In doing so, conflicts will never actually be resolved. Though a leader might succeed in other areas, their poor conflict resolution skills could ultimately hinder their team.

The Ghost

Ghosts don’t just avoid conflict – they avoid everything! Everything is left to the employees – from the delegation and completion of tasks to important decision-making!

A team should be trusting and aligned with each other enough that they can work without their leader – but this should only be temporary (like if the leader has to stop early for the day due to a personal emergency) and should not be the normal way of working.

How to communicate with your boss - improve corporate communications

What does good leadership look like?

With all of this discussion on what is bad leadership, we should talk about some of the things great leaders do, too. Though there are just as many good leadership skills as there are bad ones, we often see some of the following qualities in good leaders.

Give autonomy to employees

Employees are trusted to work on their own and meet deadlines that they set. Giving employees the autonomy to set their own diaries and go about tasks in the way that best suits them will boost employee morale and trust.

Recognize achievements

Good leaders spot reasons to celebrate at work and know how to highlight both the big wins and the small ones. A team that celebrates their wins might even have a dedicated channel in their company intranet where they can post their successes for maximum visibility.

Foster open communication

Leaders who have effective communication will always have a head start over those who don’t. They set clear expectations for their employees, but also wish to establish a two-way dialogue to take on their team’s thoughts and opinions. They value their employees’ input and will try to implement their ideas where possible.

Own their decisions

Not every decision is going to result in success. A good leader is going to own their decisions and accept responsibility for any negative repercussions that might follow. Employees feel psychologically safe if they make a mistake as they know their leader has their back should something go wrong.

Create clear paths and guidance

All team members should be aware of organizational goals, and a leader with a clear vision can create the paths they need to follow for the greatest success. They should be happy to discuss these plans with their employees often, whether they simply create an update through internal communication software or create time to discuss personalized development opportunities for each employee.

Nurture self-awareness

Negative leadership behaviors can lead to an inflated sense of importance when, realistically, a good leader needs to be incredibly self-aware. They can then communicate more effectively with their staff members whether they offer support or mediate a dispute.

Show respect

Respect is earned, not given. If employees feel like they aren’t respected by their boss, why should they respect them in return? Effective leaders actively work to establish respect on every level and will see rewards come flooding in when they do.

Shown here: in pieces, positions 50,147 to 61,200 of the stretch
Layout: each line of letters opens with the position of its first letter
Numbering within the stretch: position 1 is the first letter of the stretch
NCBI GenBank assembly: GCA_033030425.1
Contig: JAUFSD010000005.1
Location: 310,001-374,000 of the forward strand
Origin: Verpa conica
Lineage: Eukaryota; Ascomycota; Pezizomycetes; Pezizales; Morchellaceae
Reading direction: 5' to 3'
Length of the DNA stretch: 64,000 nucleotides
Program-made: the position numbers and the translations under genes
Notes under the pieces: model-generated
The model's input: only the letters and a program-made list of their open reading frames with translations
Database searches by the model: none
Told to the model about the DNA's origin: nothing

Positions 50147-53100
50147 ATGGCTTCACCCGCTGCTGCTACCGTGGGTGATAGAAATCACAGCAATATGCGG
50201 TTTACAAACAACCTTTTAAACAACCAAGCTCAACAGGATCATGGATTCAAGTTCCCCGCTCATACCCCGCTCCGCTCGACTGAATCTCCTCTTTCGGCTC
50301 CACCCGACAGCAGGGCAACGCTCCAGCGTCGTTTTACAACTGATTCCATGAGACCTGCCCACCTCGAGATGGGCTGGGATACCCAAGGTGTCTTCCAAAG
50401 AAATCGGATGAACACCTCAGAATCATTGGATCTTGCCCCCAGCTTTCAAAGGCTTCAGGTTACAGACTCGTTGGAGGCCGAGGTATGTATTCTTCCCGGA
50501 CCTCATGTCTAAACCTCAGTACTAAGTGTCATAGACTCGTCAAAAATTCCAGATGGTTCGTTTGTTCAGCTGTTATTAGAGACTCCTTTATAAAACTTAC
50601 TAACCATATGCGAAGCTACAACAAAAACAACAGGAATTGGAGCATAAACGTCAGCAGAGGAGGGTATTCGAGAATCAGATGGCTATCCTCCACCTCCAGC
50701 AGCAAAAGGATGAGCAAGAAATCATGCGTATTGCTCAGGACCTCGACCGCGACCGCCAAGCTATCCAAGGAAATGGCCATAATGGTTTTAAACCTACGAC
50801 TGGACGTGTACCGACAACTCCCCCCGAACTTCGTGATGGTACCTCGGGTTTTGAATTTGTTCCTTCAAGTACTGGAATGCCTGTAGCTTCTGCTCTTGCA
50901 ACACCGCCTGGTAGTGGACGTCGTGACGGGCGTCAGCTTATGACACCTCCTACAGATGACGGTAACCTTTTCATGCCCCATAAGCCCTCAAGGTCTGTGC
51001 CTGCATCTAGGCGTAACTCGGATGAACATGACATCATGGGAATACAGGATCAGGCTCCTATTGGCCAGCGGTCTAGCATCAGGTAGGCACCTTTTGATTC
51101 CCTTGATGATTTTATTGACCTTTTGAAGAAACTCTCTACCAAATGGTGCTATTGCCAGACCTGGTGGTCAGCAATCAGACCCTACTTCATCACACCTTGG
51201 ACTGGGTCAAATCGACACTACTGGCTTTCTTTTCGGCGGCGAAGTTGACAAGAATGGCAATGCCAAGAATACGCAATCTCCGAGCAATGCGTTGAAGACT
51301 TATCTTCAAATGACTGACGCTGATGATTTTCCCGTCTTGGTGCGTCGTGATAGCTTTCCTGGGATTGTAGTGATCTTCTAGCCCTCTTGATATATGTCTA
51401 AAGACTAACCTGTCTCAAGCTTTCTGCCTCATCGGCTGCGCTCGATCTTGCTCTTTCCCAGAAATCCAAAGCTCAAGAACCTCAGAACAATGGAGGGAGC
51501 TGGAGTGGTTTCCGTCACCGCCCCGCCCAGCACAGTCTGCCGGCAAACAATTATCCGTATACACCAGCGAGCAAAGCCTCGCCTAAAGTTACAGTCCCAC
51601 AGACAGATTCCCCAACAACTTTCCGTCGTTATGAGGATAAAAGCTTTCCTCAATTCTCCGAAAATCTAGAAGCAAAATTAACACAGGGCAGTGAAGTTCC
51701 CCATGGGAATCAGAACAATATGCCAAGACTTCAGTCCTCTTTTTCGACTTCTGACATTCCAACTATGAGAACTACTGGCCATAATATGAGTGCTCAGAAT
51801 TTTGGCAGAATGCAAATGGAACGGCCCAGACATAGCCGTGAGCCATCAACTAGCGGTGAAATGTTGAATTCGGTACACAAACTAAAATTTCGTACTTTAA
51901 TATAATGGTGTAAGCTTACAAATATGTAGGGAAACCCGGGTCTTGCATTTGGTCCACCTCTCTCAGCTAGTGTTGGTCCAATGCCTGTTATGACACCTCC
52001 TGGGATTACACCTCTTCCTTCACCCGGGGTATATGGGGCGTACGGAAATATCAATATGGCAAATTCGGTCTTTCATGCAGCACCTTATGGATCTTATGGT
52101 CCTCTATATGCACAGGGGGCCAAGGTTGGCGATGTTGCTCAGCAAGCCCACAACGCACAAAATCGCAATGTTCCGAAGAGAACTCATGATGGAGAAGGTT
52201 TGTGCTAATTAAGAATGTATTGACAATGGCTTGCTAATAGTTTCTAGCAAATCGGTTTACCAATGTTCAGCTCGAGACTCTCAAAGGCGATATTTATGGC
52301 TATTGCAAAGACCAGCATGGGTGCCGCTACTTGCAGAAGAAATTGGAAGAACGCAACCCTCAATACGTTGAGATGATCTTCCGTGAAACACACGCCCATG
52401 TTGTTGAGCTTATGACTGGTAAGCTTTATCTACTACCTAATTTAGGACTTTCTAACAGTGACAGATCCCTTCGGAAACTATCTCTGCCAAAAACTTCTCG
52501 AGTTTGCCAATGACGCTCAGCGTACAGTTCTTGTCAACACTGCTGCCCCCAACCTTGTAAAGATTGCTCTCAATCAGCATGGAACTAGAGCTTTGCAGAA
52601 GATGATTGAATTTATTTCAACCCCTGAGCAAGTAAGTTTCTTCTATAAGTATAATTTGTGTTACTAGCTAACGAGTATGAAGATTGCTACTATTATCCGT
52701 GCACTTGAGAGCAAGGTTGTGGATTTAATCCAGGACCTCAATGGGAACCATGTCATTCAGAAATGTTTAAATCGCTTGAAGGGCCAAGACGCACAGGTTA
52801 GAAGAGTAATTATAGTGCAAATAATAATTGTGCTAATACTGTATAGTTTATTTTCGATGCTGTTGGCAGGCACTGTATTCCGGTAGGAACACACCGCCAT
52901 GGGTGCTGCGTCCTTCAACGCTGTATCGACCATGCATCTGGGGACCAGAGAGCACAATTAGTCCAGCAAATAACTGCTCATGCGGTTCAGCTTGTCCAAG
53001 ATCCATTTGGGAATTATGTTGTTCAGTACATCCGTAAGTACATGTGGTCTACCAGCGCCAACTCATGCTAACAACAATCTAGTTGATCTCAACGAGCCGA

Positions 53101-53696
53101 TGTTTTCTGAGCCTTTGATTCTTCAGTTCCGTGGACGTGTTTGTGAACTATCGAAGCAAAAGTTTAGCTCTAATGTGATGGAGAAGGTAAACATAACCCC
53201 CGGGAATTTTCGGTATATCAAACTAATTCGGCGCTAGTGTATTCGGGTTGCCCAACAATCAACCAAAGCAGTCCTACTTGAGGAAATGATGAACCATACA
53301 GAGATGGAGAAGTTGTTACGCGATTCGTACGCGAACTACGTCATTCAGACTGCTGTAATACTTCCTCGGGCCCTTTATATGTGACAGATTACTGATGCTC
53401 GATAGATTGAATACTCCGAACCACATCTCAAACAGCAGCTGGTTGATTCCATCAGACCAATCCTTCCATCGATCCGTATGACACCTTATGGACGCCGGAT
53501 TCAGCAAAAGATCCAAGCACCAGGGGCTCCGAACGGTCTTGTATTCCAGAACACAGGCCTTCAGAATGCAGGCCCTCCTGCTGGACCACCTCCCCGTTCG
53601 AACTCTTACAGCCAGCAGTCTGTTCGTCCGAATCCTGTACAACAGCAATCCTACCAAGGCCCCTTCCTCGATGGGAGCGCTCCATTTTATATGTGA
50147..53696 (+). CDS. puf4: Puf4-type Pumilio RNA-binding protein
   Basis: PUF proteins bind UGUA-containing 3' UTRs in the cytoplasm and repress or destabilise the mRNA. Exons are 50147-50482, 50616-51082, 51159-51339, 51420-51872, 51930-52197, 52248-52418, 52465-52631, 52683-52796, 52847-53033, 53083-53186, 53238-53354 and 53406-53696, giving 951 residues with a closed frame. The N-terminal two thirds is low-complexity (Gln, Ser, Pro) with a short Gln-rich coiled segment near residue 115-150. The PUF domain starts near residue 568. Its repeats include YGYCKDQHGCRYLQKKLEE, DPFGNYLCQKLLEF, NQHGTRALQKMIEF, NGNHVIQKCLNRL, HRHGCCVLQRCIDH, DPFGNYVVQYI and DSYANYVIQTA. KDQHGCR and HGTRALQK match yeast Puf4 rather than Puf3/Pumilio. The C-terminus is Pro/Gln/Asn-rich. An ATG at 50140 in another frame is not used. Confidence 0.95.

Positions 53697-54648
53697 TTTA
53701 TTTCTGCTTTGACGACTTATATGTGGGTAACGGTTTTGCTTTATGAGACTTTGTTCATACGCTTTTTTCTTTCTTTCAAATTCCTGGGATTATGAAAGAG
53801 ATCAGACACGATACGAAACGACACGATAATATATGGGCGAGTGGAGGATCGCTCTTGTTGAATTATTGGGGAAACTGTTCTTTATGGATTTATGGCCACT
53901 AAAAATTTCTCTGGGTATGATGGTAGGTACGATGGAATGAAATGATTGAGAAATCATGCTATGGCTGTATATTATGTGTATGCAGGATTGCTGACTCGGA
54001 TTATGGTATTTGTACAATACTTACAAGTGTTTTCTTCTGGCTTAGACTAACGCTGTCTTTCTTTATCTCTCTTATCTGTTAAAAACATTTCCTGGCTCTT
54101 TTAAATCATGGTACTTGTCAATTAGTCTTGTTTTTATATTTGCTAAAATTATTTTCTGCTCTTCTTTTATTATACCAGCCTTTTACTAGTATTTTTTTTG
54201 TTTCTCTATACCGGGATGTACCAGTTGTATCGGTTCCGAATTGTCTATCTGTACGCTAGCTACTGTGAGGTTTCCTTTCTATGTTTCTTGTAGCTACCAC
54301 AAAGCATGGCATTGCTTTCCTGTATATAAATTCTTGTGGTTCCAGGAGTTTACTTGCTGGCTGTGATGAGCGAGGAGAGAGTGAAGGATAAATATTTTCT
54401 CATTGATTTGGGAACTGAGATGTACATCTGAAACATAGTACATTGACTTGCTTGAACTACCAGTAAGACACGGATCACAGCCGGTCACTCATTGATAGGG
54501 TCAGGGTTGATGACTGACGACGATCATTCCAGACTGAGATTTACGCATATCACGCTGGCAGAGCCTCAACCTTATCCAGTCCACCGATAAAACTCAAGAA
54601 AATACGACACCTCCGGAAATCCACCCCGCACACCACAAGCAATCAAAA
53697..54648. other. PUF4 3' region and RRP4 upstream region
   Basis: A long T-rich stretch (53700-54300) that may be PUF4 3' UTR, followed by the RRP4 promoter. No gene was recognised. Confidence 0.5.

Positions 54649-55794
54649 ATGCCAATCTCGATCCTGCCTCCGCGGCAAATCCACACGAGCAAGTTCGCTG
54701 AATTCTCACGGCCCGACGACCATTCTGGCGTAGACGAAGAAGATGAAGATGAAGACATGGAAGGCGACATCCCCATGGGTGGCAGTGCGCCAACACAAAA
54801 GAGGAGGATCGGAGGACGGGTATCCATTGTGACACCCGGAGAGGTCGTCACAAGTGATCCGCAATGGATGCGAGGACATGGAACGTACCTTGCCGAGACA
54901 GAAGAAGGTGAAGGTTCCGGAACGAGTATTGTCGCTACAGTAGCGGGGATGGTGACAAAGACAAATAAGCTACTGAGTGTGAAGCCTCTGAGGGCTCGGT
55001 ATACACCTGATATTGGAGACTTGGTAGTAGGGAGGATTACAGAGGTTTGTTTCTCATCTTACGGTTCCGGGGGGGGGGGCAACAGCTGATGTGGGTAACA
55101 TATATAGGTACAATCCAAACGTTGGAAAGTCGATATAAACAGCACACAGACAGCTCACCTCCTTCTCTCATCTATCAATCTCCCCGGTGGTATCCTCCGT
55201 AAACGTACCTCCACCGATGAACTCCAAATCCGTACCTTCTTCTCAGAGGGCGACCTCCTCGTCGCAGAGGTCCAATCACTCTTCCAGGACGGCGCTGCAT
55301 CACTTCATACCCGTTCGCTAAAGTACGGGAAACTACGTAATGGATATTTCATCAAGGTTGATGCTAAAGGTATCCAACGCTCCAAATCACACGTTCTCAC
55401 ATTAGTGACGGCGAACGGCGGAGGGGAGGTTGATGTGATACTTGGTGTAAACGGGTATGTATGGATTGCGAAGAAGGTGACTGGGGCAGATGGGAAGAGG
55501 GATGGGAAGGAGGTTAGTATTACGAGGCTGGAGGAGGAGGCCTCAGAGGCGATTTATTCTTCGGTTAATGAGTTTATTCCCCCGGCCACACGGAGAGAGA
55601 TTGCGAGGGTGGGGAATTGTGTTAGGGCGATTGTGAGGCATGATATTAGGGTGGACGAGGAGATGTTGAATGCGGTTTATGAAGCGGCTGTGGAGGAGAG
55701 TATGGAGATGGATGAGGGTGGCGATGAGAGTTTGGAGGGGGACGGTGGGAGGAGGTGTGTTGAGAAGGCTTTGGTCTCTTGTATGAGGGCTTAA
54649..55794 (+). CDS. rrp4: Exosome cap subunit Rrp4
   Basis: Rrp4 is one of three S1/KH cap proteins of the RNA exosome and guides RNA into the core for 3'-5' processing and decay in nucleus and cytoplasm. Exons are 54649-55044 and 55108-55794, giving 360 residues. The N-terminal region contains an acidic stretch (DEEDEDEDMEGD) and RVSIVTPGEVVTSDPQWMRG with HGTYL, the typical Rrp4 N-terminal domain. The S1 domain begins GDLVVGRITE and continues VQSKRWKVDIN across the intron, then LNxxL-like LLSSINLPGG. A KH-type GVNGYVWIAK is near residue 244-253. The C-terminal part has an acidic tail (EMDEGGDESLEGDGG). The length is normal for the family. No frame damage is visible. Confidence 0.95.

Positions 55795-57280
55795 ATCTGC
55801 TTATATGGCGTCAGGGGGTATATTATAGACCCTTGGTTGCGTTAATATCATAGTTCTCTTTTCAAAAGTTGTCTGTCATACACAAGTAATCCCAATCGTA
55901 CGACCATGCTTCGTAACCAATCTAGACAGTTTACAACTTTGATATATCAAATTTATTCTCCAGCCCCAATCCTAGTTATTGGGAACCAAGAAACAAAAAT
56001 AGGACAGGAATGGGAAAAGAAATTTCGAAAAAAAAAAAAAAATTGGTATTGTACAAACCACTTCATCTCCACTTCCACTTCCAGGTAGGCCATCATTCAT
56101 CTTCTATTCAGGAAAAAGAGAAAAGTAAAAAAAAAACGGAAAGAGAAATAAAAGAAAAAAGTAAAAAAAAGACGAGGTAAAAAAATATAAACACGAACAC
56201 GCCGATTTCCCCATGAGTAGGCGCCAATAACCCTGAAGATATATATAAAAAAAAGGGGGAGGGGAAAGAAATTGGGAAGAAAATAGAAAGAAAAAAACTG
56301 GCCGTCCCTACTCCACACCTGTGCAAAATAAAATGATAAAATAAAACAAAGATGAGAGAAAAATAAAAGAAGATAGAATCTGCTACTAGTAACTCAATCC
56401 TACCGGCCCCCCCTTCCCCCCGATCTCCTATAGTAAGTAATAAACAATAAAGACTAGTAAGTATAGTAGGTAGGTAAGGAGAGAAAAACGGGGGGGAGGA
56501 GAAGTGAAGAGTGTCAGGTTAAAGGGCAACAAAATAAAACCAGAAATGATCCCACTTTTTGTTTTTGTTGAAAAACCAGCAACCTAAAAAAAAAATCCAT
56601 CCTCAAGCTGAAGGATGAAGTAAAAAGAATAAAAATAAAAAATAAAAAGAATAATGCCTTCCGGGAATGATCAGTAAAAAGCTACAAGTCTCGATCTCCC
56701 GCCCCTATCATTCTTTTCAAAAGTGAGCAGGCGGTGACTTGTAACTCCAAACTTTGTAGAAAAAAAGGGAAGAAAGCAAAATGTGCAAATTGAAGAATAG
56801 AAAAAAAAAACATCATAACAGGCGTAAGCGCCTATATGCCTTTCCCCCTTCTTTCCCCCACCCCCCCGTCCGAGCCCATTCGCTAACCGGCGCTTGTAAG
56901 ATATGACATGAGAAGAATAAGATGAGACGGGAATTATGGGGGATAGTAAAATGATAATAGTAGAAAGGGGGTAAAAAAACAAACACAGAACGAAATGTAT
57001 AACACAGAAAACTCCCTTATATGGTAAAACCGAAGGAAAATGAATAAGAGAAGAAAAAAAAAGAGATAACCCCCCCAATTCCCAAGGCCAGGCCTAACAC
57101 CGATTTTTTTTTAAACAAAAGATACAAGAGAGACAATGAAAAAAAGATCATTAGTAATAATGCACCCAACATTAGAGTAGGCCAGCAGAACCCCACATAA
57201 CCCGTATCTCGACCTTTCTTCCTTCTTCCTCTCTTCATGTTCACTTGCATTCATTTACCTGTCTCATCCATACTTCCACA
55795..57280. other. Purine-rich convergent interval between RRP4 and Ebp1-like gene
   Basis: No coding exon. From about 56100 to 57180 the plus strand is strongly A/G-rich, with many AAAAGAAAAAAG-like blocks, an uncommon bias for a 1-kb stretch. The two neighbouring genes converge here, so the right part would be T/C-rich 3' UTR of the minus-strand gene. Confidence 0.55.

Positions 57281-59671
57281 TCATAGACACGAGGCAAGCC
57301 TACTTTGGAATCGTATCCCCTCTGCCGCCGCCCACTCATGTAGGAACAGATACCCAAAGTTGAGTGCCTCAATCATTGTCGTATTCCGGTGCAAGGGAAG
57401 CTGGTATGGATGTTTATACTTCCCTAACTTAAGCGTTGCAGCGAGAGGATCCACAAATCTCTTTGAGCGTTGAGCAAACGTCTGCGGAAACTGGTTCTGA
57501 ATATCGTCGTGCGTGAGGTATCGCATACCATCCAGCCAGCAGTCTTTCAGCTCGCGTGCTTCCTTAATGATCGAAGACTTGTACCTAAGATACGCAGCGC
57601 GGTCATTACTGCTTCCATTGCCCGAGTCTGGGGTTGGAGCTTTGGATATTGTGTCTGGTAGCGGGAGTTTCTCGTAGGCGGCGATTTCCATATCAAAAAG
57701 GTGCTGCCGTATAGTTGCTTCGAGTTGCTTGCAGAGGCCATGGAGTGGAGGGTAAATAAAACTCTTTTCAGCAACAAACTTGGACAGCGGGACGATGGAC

Give compassion and empathy

Negative leaders with a poor mindset will struggle to show compassion or empathy to a team member who might just need a little extra help. Leaders need to remember that employees have lives beyond the workplace, and this can affect them more than they might let on. A little compassion can go a long way.

Exhibit resilience

Periods of stress can be difficult for staff members to navigate, but they can also be a burden on many leaders. Being resilient in stressful times is very much an underrated skill in leaders, but it can help to uplift teams and boost morale where it otherwise may fall.

Display courage

Being a leader isn’t easy, and there will be many instances where decisions might be difficult or uncomfortable to make. A great leader needs to have the courage to make decisions with confidence and accept whatever consequences come their way.

Break down bad leader habits and foster positive communications across your organization

improve communication with an employee intranet
There really is no excuse for bad leadership behaviors in the modern workplace. No one wants to leave their job to get away from a toxic environment, and it is high time that employers recognize the behaviors in themselves that lead to poor mindsets and leadership styles.

So much of a poor leadership style is bound up in stilted and confusing communication. A company-wide intranet platform like Axero can break down the walls preventing clear communication and can help leaders and employees alike get on the same page.

Don’t allow bad leadership behaviors to take root in your organization; empower leaders to give lasting and successful support to their teams and mitigate their poor leadership qualities. Effective leadership extends beyond our offices and meeting rooms, shaping our broader culture. Let’s break down bad habits, foster positive communication, and contribute to creating positive workspaces our employees are proud to represent.

The choice is ours, beginning with every decision and interaction—evolving into the leaders our teams truly deserve.

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Written by

Alex is the Marketing Manager at Axero Solutions, dedicated to creating valuable content to help companies work smarter and together. Alex previously worked in communications and journalism throughout the tri-state area.